Protests in Paris and a conference at the European Parliament confirm that the voices of CCP’s victims is amplified by coalitions.
On April 3 in Brussels, following the April 2 Faith and Freedom Summit at the European Parliament, an International Religious Freedom (IRF) Roundtable for Europe was convened. Participants studied the experience of the IRF Roundtables in the United States and elsewhere. One of the fruits of the latter was the Coalition to Advance Religious Freedom in China, introduced on March 4 at a press conference in Washington DC by Sam Brownback, the U.S. Ambassador-at-large for International Religious Freedom. The Coalition includes ChinaAid, the Uyghur Human Rights Project, Citizen Power Initiatives for China, Falun Gong, The Church of Almighty God, and the International Campaign for Tibet.
It is a powerful idea. The Coalition’s members have very different theologies. However, by coming together they testify that questions of theology should be separated by questions of human rights. While theological divergences are normal when dealing with religion, it was a powerful messages when in Washington DC Tibetan Buddhists were photographed holding pictures of Muslim Uyghurs killed by the CCP, and Uyghurs holding pictures of Tibetans who shared the same fate, while members of The Church of Almighty God and of house churches, who have strong theological differences in China, shared the same podium and delivered the same religious liberty message.
One of the speakers at the press conference that introduced Brussels’ Faith and Freedom summit was Bitter Winter’s editor-in-chief, Massimo Introvigne. The summit was about Europe, and Introvigne mentioned the need for European countries to confront China about human rights in bilateral and multilateral meetings, and to adopt a uniform European policy welcoming refugees fleeing religious persecution in China. In the cacophony of modern media, Introvigne said, it is easy for the voice of a single persecuted group to get lost. Coalitions is the name of the game, and experience prove they work.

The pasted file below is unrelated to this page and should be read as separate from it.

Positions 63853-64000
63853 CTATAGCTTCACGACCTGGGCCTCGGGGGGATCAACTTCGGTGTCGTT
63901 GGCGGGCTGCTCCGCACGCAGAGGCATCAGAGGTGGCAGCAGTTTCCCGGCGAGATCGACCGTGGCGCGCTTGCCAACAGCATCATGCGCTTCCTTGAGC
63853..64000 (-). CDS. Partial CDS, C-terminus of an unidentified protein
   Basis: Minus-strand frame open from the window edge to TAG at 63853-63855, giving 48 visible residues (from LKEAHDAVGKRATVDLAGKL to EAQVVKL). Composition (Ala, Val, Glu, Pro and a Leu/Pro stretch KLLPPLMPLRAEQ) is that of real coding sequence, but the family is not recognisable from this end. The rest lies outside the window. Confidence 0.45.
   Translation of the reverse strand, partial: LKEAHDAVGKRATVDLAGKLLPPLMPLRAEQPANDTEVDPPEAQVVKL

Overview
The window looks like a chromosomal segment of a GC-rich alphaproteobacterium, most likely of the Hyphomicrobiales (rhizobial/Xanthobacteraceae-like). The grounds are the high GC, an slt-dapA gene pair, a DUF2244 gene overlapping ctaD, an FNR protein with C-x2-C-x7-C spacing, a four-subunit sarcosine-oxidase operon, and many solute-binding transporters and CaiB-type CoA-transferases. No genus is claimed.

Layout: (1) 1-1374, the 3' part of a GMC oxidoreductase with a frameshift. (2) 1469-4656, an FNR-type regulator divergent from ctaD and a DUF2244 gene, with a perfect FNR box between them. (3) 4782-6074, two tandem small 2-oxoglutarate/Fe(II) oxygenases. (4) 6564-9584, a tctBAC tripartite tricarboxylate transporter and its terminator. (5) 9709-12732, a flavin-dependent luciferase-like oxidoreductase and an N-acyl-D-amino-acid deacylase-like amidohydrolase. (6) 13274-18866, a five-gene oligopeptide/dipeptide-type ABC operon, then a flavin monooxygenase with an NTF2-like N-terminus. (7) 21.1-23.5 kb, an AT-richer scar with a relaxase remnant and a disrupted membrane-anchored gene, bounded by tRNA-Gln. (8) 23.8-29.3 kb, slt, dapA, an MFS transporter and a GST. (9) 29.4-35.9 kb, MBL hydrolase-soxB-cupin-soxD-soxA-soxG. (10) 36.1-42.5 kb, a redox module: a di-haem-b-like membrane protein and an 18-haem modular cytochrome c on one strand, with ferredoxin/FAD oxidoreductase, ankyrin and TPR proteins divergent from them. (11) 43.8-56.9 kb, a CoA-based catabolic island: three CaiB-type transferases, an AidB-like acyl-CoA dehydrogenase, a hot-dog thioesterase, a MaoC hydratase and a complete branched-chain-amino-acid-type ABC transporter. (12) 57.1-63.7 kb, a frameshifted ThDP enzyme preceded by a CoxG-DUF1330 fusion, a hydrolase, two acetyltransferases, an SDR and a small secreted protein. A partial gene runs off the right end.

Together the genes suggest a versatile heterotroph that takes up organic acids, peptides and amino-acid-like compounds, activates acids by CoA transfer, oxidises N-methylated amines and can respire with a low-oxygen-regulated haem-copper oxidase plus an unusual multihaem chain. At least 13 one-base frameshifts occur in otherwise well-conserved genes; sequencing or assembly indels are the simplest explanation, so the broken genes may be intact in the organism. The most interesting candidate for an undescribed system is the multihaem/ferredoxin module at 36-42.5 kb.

That this is the case, Introvigne told reporters, was proved by the recent visits of Chinese President Xi Jinping in France and Italy. In Italy, a coalition of NGOs promoted by Bitter Winter was instrumental in persuading the media, and some politicians, that human rights cannot be ignored in the name of commerce.
In France, in March 25, upon Xi’s arrival in Paris, Amnesty International, Action des chrétiens pour l’abolition de la torture (ACAT, Action by Christians for the Abolition of Torture), Reporters Without Borders, and other human rights organizations as well as members of The Church of Almighty God (CAG), Uyghurs, Tibetans and others overseas Chinese gathered at Place du Trocadéro in Paris and protested against CCP’s atrocities against members of all religions. In addition, they urged French president Emmanuel Macron to discuss human rights issues in China during his meeting with Xi Jinping.
The initiator of the protest was Ms. Marie Holzman, president of Solidarité Chine (China Solidarity). She said in an interview with Radio Free Asia that under Xi Jinping’s rule, the situation of human rights in China is as bad as under Chairman Mao. Persecution of religious figures, ethnic minorities, and dissidents is now as severe as it was during the Cultural Revolution. She believes that, due to economic interests, some European politicians have decided to ignore human rights issues in China. She called it a short-sighted behavior.